Leonardo Pisano was the first great mathematician of medieval Christian Europe. He played an important role in reviving ancient mathematics and made great contributions of his own. After his death in 1240, Leonardo Pisano became known as Leonardo Fibonacci. Leonardo Fibonacci was born in Pisa in about 1180, the son of a member of the government of the Republic of Pisa.
When he was 12 years old, his father was made administer of Pisa's trading colony in Algeria. It was in Algeria that he was taught the art of calculating. His teacher, who remains completely unknown seemed to have imparted to him not only an excellently practical and well-rounded foundation in mathematics, but also a true scientific curiosity. In 1202, two years after finally settling in Pisa, Fibonacci produced his most famous book, Liber a baci (the book of the Calculator).
The book consisted of four parts, and was revised by him a quarter of a century later (in 1228). It was a thorough treatise on algebraic methods and problems which strongly emphasized and advocated the introduction of the Indo-Arabic numeral system, comprising the figures one to nine, and the innovation of the "zephirum" the figure zero. Dealing with operations in whole numbers systematically, he also proposed the idea of the bar (solidus) for fractions, and went on to develop rules for converting fraction factors into the sum of unit factors. At the end of the first part of the book, he presented tables for multiplication, prime numbers and factor numbers.
In the second part he demonstrated mathematical applications to commercial transactions. He began the sequence with 0, 1, ... and then calculated each successive number from the sum of the previous two. This sequence of numbers is called the Fibonacci Sequence. The Fibonacci numbers are interesting in that they occur throughout both nature and art. Especially of interest is what occurs when we look at the ratios of successive numbers.
Fibonacci numbers and ratios have has a curios influence on art and architecture for many centuries. There seems to be a visually pleasing quality to these numbers and their relationship to each other that has appealed to humanity's sense of beauty since recorded history. Today 3 x 5 and 5 x 8 index cards and booklets are extremely popular. This obviously shows the appeal of Fibonacci numbers that characterize such things as playing cards, writing pads, windows, mirrors, calculators, and credit cards, to mention only a few items from the endless list of Fibonacci an shapes.
In fact these shapes are close approximations of a rectangle best known as the golden rectangle. It strikes people as quite perfect, being neither too fat and stubby nor to long and skinny. It lies somewhere between a square and a double square, but not exactly in the middle. When you construct a set of rectangles using the sequence (1, 1, 2, 3, 5, 8, 13, 21, ), a design found in nature is revealed (page of pictures #1). Next, when you construct in each square an arc of a circle with a radius the size of the edge of each respective square (a quarter circle), the organic design, which can be found in a snail shell can be seen (page of pictures #2). Throughout history the length to width ratio for rectangles was one to 1.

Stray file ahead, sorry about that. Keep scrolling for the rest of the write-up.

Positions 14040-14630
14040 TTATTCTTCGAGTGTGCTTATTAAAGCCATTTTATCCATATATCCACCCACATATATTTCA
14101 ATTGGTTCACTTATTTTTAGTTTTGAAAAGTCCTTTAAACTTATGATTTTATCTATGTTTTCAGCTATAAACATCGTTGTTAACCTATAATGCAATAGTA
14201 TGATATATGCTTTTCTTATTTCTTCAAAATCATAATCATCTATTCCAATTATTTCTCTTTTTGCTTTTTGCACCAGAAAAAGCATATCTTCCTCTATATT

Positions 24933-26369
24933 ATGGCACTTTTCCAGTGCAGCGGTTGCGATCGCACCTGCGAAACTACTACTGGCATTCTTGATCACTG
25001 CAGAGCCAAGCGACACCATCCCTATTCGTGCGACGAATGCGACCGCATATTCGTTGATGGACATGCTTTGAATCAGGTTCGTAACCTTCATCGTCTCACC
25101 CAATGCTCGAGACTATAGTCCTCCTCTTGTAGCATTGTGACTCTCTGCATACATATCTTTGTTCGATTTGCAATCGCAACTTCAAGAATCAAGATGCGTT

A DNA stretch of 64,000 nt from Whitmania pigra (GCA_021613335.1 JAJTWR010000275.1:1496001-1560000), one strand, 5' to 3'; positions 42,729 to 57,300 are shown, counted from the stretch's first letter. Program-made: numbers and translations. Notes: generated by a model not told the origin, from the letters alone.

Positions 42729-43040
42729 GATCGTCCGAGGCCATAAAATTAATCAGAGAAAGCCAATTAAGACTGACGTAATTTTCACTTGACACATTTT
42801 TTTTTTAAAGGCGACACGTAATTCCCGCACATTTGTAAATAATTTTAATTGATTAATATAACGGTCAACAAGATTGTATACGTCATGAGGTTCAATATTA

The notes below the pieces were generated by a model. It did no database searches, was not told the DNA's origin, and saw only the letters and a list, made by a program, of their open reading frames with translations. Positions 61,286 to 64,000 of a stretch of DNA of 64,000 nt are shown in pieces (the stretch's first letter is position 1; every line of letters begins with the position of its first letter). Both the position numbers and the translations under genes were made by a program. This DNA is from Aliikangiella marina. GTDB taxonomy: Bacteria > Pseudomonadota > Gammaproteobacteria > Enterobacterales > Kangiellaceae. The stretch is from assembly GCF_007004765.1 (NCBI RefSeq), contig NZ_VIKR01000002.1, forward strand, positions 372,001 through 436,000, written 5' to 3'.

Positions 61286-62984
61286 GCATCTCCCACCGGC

61803 39887 49894 84820. This ratio has always been considered most pleasing to the eye. This ratio was named the golden ratio by the Greeks. In the world of mathematics, the numeric value is called "phi", named for the Greek sculptor Phidias.
The space between the columns form golden rectangles. There are golden rectangles throughout this structure which is found in Athens, Greece. He sculpted many things including the bands of sculpture that run above the columns of the Parthenon. Phidias widely used the golden ratio in his works of sculpture. The exterior dimensions of the Parthenon in Athens, built in about 440 BC, form a perfect golden rectangle.
Many artists who lived after Phidias have used this proportion. Piet Mondrian and Leonardo da Vinci both thought that art should manifest itself in continuous movement and beauty. Therefore, they both expressed movement by incorporating the golden rectangle into their paintings. The golden ratio expresses movement because it keeps on spiraling to infinity.
They showed beauty in their paintings by using the golden ratio because it is pleasing to the eye. To express the Fibonacci Sequence in art one must pay close attention to beauty, proportions, and continuous rhythm. Leonardo Da Vinci dubbed this proportion the "divine proportion." If you draw a rectangle around Mona Lisa's face, you would find that the rectangle is in the golden proportion. He did an entire exploration of the human body and the ratios of the lengths of various body parts. A modern day artist that used the golden ratio in a numerous amount of paintings was Mondrian. Piet Mondrian avoided any suggestion of reproducing the material world.
Instead using horizontal and vertical black lines that outline blocks of pure white, red, blue or yellow, he expressed his conception of ultimate harmony and equilibrium. His style, and its underlying artistic principles, he called neoplasticism. Here is an example of one of his angular paintings which employ the proportion (page of pictures #3). Bicknell, M. ; and Hogg att, V. E.
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